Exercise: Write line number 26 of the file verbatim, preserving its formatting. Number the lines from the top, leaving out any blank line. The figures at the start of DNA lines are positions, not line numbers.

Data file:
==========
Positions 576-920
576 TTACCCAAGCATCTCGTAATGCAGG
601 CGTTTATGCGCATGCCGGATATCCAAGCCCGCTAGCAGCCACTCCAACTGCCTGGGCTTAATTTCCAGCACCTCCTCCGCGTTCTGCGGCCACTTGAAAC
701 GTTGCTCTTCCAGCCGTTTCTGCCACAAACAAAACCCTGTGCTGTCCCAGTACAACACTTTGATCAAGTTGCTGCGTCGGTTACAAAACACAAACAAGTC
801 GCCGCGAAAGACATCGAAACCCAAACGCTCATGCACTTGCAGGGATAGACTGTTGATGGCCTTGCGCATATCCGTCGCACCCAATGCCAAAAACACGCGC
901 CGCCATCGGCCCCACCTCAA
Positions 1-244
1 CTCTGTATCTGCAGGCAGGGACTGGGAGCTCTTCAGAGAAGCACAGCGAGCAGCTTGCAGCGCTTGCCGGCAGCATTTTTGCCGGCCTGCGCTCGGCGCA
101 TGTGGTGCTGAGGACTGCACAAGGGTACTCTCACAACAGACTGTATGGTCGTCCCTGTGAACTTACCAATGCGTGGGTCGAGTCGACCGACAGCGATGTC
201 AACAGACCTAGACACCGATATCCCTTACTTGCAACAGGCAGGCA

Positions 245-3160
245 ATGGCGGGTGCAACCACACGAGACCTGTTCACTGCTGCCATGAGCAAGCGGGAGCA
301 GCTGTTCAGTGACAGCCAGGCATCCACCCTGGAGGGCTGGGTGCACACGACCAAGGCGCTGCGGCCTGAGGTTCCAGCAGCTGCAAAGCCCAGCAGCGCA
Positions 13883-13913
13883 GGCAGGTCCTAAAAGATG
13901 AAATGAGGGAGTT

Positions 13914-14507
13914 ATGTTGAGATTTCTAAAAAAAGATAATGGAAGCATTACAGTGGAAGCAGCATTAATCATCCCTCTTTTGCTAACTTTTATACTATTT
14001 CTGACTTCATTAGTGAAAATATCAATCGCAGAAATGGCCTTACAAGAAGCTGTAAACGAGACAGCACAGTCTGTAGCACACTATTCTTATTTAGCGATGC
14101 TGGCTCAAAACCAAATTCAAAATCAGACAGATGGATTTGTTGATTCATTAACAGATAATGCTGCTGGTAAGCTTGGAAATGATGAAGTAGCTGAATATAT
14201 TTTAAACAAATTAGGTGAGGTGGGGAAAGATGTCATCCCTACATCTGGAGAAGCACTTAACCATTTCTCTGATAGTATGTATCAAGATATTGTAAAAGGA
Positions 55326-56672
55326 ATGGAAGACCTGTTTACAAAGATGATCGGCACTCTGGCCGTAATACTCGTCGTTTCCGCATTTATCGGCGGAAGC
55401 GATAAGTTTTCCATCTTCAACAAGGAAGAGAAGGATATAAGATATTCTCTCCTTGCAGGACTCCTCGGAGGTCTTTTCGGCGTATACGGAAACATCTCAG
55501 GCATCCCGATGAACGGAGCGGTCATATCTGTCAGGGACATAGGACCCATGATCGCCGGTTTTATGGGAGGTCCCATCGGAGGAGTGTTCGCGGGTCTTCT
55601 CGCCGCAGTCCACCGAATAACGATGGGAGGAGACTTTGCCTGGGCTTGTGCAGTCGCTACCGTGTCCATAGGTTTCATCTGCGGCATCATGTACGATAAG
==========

55601 CGCCGCAGTCCACCGAATAACGATGGGAGGAGACTTTGCCTGGGCTTGTGCAGTCGCTACCGTGTCCATAGGTTTCATCTGCGGCATCATGTACGATAAG